The law requires State agencies to review the permits they currently issue to identify permits which: 1) can be administered through expedited processes, such as developing procedures for the electronic submission of permit applications; or 2) may be obsolete, are no longer necessary or cost more to administer than the benefits they provide, and thus should be eliminated so long as the public health, safety, or general welfare is not endangered.
The law also requires the Secretary of State or other State officer or employee that the governor may designate to develop a system of consolidated and contemporaneous review of State- and local agency-issued permits to accelerate the permitting process, eliminate redundancy among different levels of State and local government, and ensure more consistency. The system must be adopted by rule pursuant to the Administrative Procedure Act; this will ensure notice to the public, a public hearing and the opportunity for stakeholders to comment. Under this system, municipalities would be encouraged and incentivized to voluntarily join in a collaborative “project management” with State agencies. However, business permits or approvals issued by municipalities pursuant to the "Municipal Land Use Law," P.L.1975, c.291 (C.40:55D-1 et seq.) and business permits or approvals related to a federally-funded program or project and permits that are specified or determined by federal law are not subject to the provisions of the bill.
For large, complex projects having a significant potential employment or investment impact, the bill requires the Secretary of State or the Governor’s designee to designate an employee of the Department of State from among those positions already filled to act as a contact person to be responsible for assisting each business undertaking such a project on an individual basis and to continue as the point of contact between that business and all appropriate government entities throughout the permit and approval application process. For projects which require permits from multiple State and local agencies, the bill requires the Secretary of State or the Governor’s designee to designate an employee of the Department of State to guide such projects throughout the process of applying and receiving any business permit or approval. The contact person’s duties would include: 1) developing from the outset an agreed upon checklist of permits to which the applicable agencies agree; 2) establishing detailed pathways and milestones for the process, also to be agreed to by the applicable agencies; 3) reporting any impediments to or conflicts regarding milestones to the Secretary of State or the Governor’s designee, and promptly evaluating any disputes, delays, or other issues requiring centralized review; and 4) coordinating as needed with the New Jersey Economic Development Authority to ensure that businesses considering investing in New Jersey receive integrated project management of all of the incentives and approvals milestones required.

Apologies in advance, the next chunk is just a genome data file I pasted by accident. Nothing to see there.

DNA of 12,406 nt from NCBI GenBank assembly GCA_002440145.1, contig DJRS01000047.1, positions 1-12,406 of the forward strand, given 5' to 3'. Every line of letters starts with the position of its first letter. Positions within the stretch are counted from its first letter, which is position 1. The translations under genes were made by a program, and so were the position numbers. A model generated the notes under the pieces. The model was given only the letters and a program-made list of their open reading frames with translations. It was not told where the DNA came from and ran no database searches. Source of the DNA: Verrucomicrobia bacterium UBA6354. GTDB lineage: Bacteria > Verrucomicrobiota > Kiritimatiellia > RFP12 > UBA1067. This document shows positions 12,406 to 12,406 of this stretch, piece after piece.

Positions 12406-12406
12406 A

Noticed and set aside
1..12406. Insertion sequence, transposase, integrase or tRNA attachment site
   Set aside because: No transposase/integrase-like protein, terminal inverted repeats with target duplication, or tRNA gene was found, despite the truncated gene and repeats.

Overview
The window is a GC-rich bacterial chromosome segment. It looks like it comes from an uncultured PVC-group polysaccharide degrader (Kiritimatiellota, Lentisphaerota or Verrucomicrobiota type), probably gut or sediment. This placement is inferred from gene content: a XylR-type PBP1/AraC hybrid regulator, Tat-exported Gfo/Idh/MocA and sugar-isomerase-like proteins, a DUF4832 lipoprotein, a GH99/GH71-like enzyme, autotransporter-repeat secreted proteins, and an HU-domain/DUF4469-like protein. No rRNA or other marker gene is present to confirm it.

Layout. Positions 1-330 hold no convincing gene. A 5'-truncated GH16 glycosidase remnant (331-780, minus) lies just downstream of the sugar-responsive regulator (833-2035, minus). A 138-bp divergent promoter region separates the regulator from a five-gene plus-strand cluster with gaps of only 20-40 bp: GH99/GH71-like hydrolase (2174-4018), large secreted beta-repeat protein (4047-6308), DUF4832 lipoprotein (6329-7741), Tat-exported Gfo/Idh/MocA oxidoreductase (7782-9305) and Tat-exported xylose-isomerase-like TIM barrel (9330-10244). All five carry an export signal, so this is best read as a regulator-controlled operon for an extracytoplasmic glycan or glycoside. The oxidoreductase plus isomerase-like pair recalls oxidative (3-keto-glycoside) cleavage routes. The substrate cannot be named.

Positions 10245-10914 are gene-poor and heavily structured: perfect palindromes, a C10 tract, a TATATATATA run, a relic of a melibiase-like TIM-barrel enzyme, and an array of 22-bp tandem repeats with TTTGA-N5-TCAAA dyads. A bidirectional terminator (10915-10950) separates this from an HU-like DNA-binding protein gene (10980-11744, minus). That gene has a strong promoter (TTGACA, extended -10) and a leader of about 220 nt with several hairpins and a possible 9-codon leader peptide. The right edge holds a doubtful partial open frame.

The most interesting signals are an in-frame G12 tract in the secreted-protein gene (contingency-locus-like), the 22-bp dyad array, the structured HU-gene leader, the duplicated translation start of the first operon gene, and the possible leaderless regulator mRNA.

The law is based on a recommendation contained in the report entitled “Governor-Elect Christie: Report to the Transition Team: Subcommittee on Economic Development & Job Growth.”